Alberto Bresci had Formula 1 race cars on his mind when he graduated from the European Business School of London. A friendship with fellow student Lapo Elkann, the Fiat heir and grandson of Gianni Agnelli, spun him in a different direction.
Elkann gifted Bresci with one of his grandfather’s old denim shirts, which sparked the idea of designing a similar shirt that was broken in and worn in the same places as the original. But instead of initials on the cuff, Bresci embroidered an Italian flag to underscore the garment’s origins.
Bresci in 2003 launched Hydrogen with a pair of white jeans, the denim shirt and a sweatshirt with the legend “Chill Out in Paris” that he made for the Buddha-Bar in Paris. “I was friends with the owner,” he explained.
From those humble but well-connected beginnings, Bresci has expanded Hydrogen to encompass men’s, women’s and children’s apparel, shoes and accessories. There’s also a tennis collection and eyewear with JPlus.
Hydrogen’s 11 freestanding stores — in Italy, Japan, China and Korea — are operated by Bresci or with partners.
In September, Hydrogen will open a 400-square-foot store in NoLIta, the brand’s first foray into the U.S.
According to Bresci, Hydrogen did 12 million euros, or $13.3 million, in sales last year. “We’ve always been a niche sportswear brand,” he said. “The goal is to go to 60 million euros [$66.6 million] in the next few years. In our mind, the second store will be in L.A., and then we’ll do something bigger in New York.”
Deepak Gayadin, brand director, said the NoLIta store is “very intimate. It’s going to be very personal. [Bresci] has a very clear vision. The company’s growth is very organic. He’s very patient. It’s a long-term strategy.
Hydrogen’s popularity in the Japanese market should bode well for the U.S., Bresci said. “They love to mix things,” he said. “I love Italian tailoring and American sportswear. I like to mix one with the other. I started doing the tuxedo jacket with tracksuit pants. Now it’s very usual.”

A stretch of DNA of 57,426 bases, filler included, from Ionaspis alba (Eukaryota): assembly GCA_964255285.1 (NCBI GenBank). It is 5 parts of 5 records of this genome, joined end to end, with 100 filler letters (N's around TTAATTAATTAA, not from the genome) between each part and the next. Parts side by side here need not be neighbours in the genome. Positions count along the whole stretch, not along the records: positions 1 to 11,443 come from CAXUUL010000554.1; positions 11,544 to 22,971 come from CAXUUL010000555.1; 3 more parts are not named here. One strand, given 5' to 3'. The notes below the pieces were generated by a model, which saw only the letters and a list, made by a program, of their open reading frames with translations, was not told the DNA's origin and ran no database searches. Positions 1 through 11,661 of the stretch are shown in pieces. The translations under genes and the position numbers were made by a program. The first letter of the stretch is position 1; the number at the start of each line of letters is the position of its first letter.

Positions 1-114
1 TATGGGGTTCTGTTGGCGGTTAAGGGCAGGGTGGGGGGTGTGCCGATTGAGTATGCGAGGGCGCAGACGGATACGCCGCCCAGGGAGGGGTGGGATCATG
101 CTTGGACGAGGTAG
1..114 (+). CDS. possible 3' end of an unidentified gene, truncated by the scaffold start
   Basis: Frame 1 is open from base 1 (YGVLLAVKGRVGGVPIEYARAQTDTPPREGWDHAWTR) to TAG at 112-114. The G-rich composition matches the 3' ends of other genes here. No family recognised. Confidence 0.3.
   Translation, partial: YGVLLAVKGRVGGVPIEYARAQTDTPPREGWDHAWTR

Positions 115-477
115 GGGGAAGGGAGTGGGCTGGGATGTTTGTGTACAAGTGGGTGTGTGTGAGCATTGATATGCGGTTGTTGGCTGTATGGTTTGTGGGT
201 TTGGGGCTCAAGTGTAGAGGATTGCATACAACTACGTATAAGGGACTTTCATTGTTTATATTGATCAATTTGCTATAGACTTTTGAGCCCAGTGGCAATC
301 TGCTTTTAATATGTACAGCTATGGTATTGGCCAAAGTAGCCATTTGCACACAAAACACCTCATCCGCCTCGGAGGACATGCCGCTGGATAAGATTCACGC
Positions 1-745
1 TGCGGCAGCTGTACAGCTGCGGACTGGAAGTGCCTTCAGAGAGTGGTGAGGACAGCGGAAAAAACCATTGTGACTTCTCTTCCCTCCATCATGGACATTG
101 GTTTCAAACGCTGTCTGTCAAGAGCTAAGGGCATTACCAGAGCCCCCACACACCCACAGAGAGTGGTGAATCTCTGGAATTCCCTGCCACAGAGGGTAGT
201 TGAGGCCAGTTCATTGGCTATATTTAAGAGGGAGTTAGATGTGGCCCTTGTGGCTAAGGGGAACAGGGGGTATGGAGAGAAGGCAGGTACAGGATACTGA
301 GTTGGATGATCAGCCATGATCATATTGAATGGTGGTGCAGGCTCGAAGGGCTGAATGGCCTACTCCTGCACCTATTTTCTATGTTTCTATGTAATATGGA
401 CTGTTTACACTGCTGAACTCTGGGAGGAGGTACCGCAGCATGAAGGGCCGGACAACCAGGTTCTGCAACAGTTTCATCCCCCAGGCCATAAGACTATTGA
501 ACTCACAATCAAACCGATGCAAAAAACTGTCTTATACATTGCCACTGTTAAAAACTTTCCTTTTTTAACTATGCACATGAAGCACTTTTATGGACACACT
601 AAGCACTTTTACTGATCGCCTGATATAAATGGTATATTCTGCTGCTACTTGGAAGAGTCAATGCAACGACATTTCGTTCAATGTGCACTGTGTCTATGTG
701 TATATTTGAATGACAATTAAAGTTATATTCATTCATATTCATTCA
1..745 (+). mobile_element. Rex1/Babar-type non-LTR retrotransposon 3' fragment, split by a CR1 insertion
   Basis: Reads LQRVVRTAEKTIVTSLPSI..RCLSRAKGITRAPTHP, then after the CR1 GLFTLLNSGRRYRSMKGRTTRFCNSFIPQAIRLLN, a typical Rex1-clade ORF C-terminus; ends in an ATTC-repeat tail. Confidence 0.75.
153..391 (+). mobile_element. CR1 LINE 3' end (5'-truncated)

Bresci continues to show the combo, and still includes camouflage fabric — which he introduced 12 years ago — in every collection. “At the time, it was very military,” he said. “It’s in my DNA. I have to keep it.” A cropped jacket in the spring/summer collection softens the camouflage print with pink flowers. Other key women’s items include the Icon skirt, a military style in cotton gabardine, 280 euros, or $312 at current exchange; Icon shirtdress, 250 euros, or $278; Lucky Star leggings, 120 euros, or $133, and Strap leather running shoes, 235 euros, or $262.
Bresci as a teenager was a promising tennis player and moved to Miami to work with a trainer. But his career was cut short due to injury. The tennis collection he launched two years ago is worn by 10 professional tennis players, four of whom are among the top 100 players in the world, he said.
“The next step is to make a technical collection for running, the gym, tennis and golf, using very expensive materials, “ he said, “A new technical collection for sports that’s very niche and top quality. That’s something that’s missing in the market.”
Bresci is also expanding Hydrogen’s women’s offering, with the help of Alberto Biani, the designer of New York Industrie, who founded Staff International. “Women’s is a bit more tough,” Bresci said. “I’m designing with him because I need a little touch I don’t have.”
Cobranding is an important part of the brand, Bresci said. It started with Elkann again, who was working in the carmaker’s marketing department and suggested that Bresci brand a sweatshirt with the Fiat logo. “It became very popular,” Bresci said. “I didn’t have the money to make more than 1,000 sweatshirts. It was more a marketing idea.”
Bresci’s fascination with racing and engines led him to a partnership with Lamborghini, which consisted of two sweatshirts and a jacket with four-layer technology for warmth and a fleece lining. For men, classic suede loafers, handmade by Henderson, feature a camouflage print and tone-on-tone tassels, priced at 550 euros, or $613, or brown leather loafers with an embroidered Hydrogen skull patch, 450 euros, or $501. Meanwhile, a collaboration with K-Way produced a reversible Windbreaker.
“The skull comes from my traveling around the world,” he said. “I used to see skulls everywhere. I tried to use a very designed skull. At the beginning, most of my clients didn’t like it, especially in Italy. The Japanese market really liked it. Now it’s my logo.”